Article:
Yeah duh. Telgemeier's complete domination in middle grade continues. I'm excited about this one and one copy is not going to cut it. I've ordered three, which is not enough either.
We Found a Hat by Jon Klassen
Dog Man by Dav Pilkey
Yeah...While I don't love Pilkey's books, I can appreciate them for what they are: a gateway into reading for those who don't want to. HA! I'm thrilled to see something new that's not more Captain Underpants.
Return by Aaron Becker
Becker's wordless series has a special place in my heart. It's just so beautiful. So far we've had Journey, Quest, and now this final (?) installment.
Moo by Sharon Creech
It's a new Creech novel. No other explanation needed...it just must be ordered.
A Child of Books by Oliver Jeffers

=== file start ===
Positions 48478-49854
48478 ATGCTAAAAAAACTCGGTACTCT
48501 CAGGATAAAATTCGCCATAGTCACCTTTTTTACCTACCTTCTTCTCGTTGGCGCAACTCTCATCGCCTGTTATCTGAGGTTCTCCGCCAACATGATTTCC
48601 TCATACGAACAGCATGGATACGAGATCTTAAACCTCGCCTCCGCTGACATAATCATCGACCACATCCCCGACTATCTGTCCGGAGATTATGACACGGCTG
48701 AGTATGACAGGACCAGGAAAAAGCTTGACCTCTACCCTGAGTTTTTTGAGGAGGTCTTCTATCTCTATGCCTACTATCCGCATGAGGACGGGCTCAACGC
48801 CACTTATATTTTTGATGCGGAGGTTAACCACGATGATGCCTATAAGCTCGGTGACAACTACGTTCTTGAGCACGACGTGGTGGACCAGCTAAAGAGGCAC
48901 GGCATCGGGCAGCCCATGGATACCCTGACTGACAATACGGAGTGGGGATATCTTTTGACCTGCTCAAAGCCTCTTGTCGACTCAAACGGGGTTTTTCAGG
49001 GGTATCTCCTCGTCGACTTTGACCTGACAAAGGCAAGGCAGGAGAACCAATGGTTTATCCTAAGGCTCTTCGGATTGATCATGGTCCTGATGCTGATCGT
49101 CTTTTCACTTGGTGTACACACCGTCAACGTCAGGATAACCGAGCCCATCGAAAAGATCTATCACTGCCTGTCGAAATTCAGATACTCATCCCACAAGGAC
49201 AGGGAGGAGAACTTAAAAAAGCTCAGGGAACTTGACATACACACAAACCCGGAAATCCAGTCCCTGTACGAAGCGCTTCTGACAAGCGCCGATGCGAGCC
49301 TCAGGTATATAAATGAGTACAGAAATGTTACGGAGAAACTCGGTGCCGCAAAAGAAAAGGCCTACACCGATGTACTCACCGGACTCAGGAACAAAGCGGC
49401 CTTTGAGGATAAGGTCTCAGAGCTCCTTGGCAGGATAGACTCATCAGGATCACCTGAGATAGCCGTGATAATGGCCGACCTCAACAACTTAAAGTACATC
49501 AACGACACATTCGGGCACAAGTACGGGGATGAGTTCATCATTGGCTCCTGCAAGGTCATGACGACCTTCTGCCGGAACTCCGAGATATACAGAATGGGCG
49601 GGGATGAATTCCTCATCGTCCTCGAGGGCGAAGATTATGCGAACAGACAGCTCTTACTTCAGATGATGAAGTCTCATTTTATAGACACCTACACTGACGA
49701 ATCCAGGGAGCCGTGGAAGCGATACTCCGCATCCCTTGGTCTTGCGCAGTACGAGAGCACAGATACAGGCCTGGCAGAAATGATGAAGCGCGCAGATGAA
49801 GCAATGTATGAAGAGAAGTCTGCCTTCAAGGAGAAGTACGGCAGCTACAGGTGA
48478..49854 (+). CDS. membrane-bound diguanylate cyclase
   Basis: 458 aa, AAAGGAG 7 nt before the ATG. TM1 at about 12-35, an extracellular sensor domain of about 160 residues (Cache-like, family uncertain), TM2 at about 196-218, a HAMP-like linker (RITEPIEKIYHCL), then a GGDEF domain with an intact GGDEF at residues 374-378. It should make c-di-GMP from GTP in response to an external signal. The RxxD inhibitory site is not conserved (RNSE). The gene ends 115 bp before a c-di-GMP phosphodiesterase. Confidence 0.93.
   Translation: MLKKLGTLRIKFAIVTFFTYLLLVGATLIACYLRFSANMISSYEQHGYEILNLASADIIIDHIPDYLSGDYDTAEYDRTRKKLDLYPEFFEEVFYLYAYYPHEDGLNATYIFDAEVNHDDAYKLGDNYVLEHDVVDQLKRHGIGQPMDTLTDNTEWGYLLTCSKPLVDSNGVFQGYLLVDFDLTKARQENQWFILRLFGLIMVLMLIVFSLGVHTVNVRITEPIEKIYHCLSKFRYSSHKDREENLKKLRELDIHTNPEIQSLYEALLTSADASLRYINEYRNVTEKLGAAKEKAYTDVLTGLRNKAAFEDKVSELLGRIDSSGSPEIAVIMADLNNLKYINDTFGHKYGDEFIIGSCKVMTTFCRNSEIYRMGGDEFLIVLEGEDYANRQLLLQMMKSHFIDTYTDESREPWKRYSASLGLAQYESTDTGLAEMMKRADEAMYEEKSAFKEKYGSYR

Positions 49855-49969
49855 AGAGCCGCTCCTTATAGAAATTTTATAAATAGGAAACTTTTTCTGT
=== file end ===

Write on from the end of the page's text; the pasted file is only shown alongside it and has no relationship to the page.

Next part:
I always look forward to new releases from Jeffers. However, they can be hit or miss. I don't love all of his books, but this one looks like it might be a winner...in the same vein as The Incredible Book Eating Boy or Stuck.
Razzle Dazzle Unicorn: Another Phoebe and her Unicorn Adventure by Dana Simpson
I get genuinely excited about new Phoebe books. These graphic novels (which are great for BOTH boys & girls regardless of the front covers) are hilarious! I love the unicorn so much whose name is Marigold Heavenly Nostrils. Perfection.
As I was unpacking my big boxes of books last week, I made a fun discovery. Without even realizing it, I ordered three different books all illustrated by Julie Morstad.
A few years ago I picked up her earlier book, When I was Small, for a friend. So I suppose I've been drawn to her illustrations for awhile. Enjoy!